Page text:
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In this impressive, funny and moving work, Joe Kane tells the story of the Huaorani, a tribe living in the deepest part of the Amazonian rain forest in Ecuador. The Huaorani have only in the last generation been exposed to such items as the wristwatch. But the modern world is reaching them quickly; for better or worse--usually worse--they live astride some of Ecuador's richest oilfields. Oil production in the Amazon has opened the forest to colonization and industrialization, often with
alarming results: about 17 million gallons, of raw crude, more than in the Valdez spill in Alaska, were spilled from a Amazon pipeline between 1972 and 1989. Kane, who lived with the Huaorani for months, immaculately reports on the tribes' connections with the old world and its battles with the new one.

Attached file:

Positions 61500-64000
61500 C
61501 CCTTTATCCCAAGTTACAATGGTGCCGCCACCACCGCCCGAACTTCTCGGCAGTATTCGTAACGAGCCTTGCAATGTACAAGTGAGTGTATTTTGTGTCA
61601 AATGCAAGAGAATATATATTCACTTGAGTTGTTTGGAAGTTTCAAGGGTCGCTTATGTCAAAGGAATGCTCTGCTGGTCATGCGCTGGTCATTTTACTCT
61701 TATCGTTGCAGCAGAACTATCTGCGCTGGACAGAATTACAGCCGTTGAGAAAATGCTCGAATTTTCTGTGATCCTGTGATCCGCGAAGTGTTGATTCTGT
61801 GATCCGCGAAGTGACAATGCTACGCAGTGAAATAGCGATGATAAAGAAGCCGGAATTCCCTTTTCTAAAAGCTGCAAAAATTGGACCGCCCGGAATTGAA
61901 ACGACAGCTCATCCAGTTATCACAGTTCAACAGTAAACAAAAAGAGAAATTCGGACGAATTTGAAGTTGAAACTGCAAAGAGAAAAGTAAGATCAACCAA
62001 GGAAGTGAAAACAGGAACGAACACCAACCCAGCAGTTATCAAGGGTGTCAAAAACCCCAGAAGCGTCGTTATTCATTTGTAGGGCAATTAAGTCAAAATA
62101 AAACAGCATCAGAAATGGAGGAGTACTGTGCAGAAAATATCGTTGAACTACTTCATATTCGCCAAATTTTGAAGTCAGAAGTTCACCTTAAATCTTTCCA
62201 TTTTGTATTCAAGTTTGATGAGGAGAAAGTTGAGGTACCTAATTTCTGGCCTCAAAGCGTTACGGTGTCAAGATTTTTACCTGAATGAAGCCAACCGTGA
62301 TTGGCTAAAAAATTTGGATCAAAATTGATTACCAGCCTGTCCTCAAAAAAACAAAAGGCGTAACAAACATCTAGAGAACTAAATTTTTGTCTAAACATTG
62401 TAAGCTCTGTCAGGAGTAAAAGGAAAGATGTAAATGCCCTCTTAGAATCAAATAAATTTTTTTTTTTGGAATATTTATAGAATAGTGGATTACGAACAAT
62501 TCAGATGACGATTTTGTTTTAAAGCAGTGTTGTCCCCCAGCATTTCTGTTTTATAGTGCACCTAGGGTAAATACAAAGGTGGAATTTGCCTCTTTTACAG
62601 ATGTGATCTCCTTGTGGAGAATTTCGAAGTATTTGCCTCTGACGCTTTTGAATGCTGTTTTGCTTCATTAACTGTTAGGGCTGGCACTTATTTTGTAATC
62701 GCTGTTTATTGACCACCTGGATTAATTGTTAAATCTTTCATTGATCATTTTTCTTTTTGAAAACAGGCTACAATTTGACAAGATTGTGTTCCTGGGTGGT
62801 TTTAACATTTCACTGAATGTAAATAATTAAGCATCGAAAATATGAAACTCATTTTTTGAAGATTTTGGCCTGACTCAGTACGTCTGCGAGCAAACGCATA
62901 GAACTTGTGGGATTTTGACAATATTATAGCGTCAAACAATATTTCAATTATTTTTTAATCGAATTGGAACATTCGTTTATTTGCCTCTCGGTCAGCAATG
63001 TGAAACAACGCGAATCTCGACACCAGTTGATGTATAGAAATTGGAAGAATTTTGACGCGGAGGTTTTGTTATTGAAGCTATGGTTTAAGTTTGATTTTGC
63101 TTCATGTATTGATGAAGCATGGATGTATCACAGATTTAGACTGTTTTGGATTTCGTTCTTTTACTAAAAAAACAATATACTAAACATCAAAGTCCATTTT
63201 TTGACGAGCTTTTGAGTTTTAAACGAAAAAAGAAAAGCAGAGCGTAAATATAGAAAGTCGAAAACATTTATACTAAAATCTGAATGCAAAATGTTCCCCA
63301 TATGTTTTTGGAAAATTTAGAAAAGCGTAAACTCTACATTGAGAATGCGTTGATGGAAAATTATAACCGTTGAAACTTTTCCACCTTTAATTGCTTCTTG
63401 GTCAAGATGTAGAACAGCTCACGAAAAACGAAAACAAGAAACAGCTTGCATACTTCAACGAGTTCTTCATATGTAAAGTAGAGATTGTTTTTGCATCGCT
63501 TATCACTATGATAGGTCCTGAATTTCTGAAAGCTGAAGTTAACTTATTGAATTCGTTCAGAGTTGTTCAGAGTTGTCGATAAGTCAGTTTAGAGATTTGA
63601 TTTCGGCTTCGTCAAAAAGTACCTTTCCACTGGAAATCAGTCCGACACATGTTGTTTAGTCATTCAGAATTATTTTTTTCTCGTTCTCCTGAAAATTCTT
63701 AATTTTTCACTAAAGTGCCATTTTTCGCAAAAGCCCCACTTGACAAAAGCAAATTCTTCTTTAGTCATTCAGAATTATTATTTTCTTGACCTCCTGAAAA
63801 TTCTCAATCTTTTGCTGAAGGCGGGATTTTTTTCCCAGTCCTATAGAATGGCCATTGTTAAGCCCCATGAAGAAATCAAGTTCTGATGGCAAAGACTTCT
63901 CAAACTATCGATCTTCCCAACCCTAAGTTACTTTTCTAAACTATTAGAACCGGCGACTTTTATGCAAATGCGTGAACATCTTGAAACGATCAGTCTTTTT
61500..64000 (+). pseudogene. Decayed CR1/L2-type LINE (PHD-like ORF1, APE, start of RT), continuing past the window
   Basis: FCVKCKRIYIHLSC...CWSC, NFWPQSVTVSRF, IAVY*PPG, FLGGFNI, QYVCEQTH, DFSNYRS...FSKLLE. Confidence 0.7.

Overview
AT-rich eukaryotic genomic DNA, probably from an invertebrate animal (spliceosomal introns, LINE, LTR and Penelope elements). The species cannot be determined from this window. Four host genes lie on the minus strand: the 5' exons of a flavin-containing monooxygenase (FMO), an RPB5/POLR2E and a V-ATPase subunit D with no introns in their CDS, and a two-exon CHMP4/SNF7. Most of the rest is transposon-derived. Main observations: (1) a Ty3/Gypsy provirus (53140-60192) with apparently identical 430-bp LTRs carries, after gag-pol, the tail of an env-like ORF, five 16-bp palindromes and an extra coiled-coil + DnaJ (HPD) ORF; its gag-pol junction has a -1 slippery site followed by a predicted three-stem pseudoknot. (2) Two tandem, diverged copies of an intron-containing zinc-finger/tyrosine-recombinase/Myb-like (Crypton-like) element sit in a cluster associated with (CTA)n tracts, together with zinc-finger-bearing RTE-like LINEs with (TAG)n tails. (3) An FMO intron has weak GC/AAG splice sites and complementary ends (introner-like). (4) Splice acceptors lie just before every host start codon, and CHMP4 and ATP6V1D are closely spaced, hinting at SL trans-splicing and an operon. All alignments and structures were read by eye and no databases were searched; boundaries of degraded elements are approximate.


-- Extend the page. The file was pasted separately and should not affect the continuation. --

PRAISE FOR Savages:
"Kane braves myriad discomforts and dangers (both physical and psychological) to document the destruction wrought by the oil companies and witness various dialogues between the Huaorani and disingenuous government and industry officials.... Kane describes some truly remarkable individuals and relates incidents both comic and tragic in the ongoing and quite crucial global war between people of the forest and people of the dollar."
"Savages is every bit as lively and enjoyable as a good picaresque novel, with Kane wonderfully mixing the serious and the absurd."